How an NBA Referee Got Rich From Betting On His Own Games
Both fans and players have a complicated relationship with referees. While no one likes officials—it’s simply too easy to second guess a call—we look to them as an impartial arbiter of fairness. While most refs take their job seriously, there are a few rare exceptions. Just ask former NBA referee Tim Donaghy, who reportedly fixed basketball games for the betting market.
Tim Donaghy’s refereeing career
Donaghy grew up outside of Philadelphia, in Havertown, Pennsylvania. He attended Cardinal O’Hara High School, where he was classmates with three other future NBA referees, before moving on to Villanova. He always loved basketball and started officiating to remain close to the game.
Donaghy spent some time refereeing high school basketball games, before moving on to the Continental Basketball Association (CBA). While the CBA served as a developmental league for the NBA prospects, it also let referees hone their craft; after four seasons in the minors, Donaghy got promoted to the big time. He was an NBA referee, armed with the power to influence any game he wanted.
Getting involved with gambling
During his time as a referee, Donaghy joined a country club and found a circle of golfing buddies. Their activities quickly spread beyond the course, however, and into the casinos. NBA officials weren’t supposed to bet, but Donaghy decided there as no harm in picking a few NFL winners.
Before long, Donaghy and his friend, Jack Concannon took things a step further. They not only started wagering on NBA games but bet on games that Donaghy was officiating. What began as a few bets quickly swelled into a significant source of income; Donaghy even struggled to hide all of the cash he won from his wife.
The bets start getting bigger
Eventually, it became apparent that someone had inside information; Concannon was simply winning too frequently for it to be a coincidence. In 2006, James Battista, a high school classmate of Donaghy and associate of Concannon’s bookie, decided that he wanted a piece of the action.
Rather than merely following Concannon’s bets, Battista was going to work with Donaghy himself. The referee would provide the gambler with “picks;” if the pick won, Battista would pay $2,000 per game. With that insider knowledge, he started betting massive sums and raking in the profits.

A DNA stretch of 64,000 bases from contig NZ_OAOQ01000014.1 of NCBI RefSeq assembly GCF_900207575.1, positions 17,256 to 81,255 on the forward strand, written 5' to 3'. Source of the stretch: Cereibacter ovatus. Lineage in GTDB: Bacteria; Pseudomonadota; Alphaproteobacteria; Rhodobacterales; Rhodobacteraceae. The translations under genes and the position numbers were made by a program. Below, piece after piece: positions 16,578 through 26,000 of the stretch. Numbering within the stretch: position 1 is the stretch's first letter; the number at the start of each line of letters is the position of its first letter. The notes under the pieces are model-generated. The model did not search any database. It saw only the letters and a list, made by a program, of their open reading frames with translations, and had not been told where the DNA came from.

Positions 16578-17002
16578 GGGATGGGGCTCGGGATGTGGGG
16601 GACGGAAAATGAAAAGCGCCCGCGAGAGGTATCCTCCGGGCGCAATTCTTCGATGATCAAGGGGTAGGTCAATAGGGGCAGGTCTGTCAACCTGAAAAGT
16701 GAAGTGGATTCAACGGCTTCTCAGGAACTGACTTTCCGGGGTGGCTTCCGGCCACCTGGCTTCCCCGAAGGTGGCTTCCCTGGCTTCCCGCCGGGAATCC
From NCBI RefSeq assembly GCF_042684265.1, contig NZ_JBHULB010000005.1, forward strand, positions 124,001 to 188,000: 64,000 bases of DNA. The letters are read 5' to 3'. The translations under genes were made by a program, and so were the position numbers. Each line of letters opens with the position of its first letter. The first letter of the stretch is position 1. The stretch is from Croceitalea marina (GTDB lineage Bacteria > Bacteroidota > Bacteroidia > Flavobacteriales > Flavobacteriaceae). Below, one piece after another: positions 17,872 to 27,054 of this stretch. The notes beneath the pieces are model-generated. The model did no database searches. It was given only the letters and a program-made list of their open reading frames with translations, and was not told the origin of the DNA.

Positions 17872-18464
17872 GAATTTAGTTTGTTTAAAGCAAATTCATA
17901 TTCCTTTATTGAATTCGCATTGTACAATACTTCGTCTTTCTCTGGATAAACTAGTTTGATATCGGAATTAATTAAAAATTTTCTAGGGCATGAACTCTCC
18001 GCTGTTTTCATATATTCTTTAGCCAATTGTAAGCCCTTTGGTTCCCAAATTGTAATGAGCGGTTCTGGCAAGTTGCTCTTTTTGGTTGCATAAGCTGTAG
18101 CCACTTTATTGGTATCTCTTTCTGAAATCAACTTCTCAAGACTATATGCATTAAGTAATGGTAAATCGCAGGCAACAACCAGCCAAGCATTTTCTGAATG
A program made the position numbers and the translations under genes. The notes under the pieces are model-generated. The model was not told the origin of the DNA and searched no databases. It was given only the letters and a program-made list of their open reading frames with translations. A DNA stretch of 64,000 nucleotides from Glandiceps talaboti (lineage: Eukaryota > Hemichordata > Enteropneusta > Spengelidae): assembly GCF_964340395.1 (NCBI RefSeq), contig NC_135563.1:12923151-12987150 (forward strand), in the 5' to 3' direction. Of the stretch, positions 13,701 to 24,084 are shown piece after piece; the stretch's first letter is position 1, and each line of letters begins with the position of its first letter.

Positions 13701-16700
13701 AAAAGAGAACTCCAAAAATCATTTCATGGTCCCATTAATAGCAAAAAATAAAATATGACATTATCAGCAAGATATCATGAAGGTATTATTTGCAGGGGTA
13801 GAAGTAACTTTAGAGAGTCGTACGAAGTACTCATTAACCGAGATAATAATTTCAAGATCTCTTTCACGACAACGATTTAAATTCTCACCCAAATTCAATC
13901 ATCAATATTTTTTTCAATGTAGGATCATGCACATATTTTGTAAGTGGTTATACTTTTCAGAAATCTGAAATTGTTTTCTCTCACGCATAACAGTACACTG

As money and picks started flowing, Donaghy’s officiating stats began to shift. In a game at Madison Square Garden, for example, he called 12 fouls on the Heat and four on the Knicks. But the profits wouldn’t last forever.
Breaking the Tim Donaghy story
Eventually, former FBI agent Phil Scala caught wind that someone was providing insider NBA tips. His team started making phone calls and following leads; in April 2007, they made contact with Battista. A grand jury convened, and, in June, Donaghy began to cooperate with the investigation.
On July 20, 2007, New York Post columnist Murray Weiss broke the story to the public. While investigators were unable to determine that Donaghy fixed the games, he pleaded guilty to conspiracy to engage in wire fraud and transmitting gambling information. He was sentenced to 15 months in prison. “I brought shame on myself, my family, and the profession,” Donaghy said.
The NBA’s changes
After the scandal, the NBA unsurprisingly made several changes to their officiating policies. The league’s gambling rules were changed in hopes that referees would actually follow them; some betting was allowed, but the ban on sports betting was reemphasized.
The league also pledged to carry out more detailed background checks on officials and offer extra counseling during the season. They also started announcing which officials would work which games further in advance, hoping to reduce the power of insider information.